There’s the first problem. Every guy Statham kills deserves it. Who’s that for? The contract killer’s code of ethics? Is he samurai? No, he’s just a killer. So, it’s for us, so we like him.

The remake also keeps the Mechanics expensive tastes through an excruciatingly blatant foreshadowing scene of “never touch my super awesome and very expensive turntable,” which leaves little doubt that it will later be touched and bad things will happen. I don’t know what they call that in scriptwriting-land, it’s done enough so I surmise it’s considered genius, but out here, in crappy-movie-watching-land its simply known as lame. But, much trouble is taken to continue to assure us that this is pretty much a good guy who just happens to have a dirty job. I can even see him on PBS. He drives a pick-up truck. He’s nice to an elderly black man who watches his boat in exchange for booze (classy touch, boys). Most importantly, he has a father-son relationship with an older hit man, Donald Sutherland, who now gives him assignments. Sutherland loves him like a son, more than his own apparently, which sets up The Big Murder. Spoiler’s abound, you have been warned, again, I’m not a movie critic, just a critic. Statham’s Bishop, against his own judgment – being like it’s his father figure and all, kills Sutherland’s character (I can not be bothered to imdb his name) who’s now become a contract hit himself. Statham the befriends Sutherland’s estranged son, teaches him how to be a hitman, learns the murder was a set-up and then seeks revenge.

Now, remember the 1972 version? More or less the same thing happened except, Bronson’s Bishop didn’t really care about the hit, and is compelled to reach out to the son, not out of any allegiance to his father, but rather what seems like curiosity as he’s found a kindred psychopath spirit. The murky movie motive of revenge never enters into it at all.

The Kid is played by Jan-Michael (what the hell happened to my career after Airwolf?) Vincent in the original as a clear as glass sociopath. No emotion, just plucking the wings of flies. Ben Foster plays him in the remake as an over the top, sloppy, emotional wreck of a guy, who is completely unbelievable as someone you’d knowingly take on to be a contract killer – not that I know, but I’m just saying, come on now, really?  That said, he’s still the best thing in the movie.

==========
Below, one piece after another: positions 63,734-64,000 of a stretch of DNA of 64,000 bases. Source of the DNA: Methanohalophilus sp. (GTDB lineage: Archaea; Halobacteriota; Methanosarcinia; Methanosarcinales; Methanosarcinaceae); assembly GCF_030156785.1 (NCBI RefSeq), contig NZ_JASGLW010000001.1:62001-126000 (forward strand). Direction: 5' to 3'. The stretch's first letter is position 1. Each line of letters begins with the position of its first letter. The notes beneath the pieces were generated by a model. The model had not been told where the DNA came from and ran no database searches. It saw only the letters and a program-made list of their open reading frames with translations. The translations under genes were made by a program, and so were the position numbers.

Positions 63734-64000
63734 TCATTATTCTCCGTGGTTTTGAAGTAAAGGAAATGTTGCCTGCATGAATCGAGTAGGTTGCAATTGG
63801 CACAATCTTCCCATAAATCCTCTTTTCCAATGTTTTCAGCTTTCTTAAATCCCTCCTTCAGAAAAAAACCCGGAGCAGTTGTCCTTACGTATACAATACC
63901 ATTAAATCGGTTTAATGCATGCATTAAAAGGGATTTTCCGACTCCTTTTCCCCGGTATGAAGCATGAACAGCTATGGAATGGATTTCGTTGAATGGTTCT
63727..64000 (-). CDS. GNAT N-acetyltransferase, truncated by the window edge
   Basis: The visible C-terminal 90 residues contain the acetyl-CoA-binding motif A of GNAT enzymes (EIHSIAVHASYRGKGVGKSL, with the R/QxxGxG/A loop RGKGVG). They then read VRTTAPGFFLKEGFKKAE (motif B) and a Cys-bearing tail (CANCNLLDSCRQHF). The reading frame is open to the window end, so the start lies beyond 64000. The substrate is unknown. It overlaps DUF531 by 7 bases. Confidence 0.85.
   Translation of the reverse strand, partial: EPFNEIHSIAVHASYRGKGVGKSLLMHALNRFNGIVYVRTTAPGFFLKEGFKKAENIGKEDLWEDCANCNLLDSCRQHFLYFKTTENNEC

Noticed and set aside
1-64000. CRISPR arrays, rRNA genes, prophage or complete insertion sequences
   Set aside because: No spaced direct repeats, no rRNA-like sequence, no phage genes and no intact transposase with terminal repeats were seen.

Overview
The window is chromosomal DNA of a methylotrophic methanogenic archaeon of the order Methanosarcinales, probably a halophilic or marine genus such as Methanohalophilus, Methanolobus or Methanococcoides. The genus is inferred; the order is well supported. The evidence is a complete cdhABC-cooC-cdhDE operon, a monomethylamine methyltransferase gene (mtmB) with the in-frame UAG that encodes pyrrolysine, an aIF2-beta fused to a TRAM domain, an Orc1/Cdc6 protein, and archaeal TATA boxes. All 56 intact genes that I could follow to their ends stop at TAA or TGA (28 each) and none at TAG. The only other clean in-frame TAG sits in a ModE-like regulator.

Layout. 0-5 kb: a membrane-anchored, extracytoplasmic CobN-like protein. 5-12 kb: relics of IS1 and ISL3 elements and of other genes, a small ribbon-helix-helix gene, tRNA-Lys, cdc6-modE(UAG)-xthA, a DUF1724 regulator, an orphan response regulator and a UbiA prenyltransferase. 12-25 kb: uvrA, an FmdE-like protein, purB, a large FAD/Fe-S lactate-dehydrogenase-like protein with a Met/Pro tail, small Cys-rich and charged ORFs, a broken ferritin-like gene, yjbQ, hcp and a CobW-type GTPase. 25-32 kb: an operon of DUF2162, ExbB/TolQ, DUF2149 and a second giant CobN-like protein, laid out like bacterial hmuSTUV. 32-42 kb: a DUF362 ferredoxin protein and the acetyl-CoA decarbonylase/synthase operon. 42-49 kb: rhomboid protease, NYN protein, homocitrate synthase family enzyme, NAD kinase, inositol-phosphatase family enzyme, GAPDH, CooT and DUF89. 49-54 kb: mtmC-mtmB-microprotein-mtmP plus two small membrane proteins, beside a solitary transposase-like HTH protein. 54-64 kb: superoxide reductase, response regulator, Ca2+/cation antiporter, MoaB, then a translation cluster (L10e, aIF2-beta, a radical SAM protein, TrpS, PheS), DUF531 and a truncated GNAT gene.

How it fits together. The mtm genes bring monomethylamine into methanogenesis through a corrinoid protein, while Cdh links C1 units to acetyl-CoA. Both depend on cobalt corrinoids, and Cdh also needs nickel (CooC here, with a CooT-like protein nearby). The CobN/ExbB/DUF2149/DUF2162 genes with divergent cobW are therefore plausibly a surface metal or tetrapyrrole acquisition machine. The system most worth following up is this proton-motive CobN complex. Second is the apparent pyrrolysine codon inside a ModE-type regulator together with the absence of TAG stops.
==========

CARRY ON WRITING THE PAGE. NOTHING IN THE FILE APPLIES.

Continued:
An interesting side note is one of the hits is for another, possibly competing, contract killer, who’s weakness (everyone has one) is young men. Not underage men from what I saw, just younger than himself. Since the movie’s premise is only the bad get killed, but being a contract killer isn’t bad enough to make that list, the watcher is left to speculate just what exactly this guy’s big sin is. Oh, right. I see. He’s gay. Bam.

Only in the 2000's does talking on a phone look this cool.

So, we come to the end of each film, both with The Kid looking to kill The Hitman. In ’72 it’s simply a hit. The shadowy group believes Bronson’s time has come. In 2011 its an emotionally fueled revenge scenario. That Kid’s really, really upset. In 1972 The Kid has become The Master. Remember that wine glass? Everyone has a weakness. The old man has one last trick though and it’s a varoom and kaboom one. In 2011 The Kid never grows up, still gets the varoom and kaboom treatment, but the Mechanic simply drives off into the sunset in his spare pick-up. Again, pretty lame.

So, I’m left with two B-action films that agitate me more than they should. The first works well, unintentionally perhaps, as a meditation on violence in our world. Vietnam was raging, lots of people were dying and, like in the film, no one really quite knew why. The second works poorly, except to waste two hours on some rock ’em sock ’em level. Wars are still being waged, people are still dying, but the difference in these movies and these wars is in 2011 we’ll go a long way to explain why it’s okay to kill, would rather not dwell on the deeper implications of our actions, and regardless of how bad it gets, there’s going to be a pick-up truck to take us away from it all in the end. Fin.
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About Iaan Hughes

Iaan Hughes is a deejay on 91.3 KBCS in Seattle. He plays country & western music.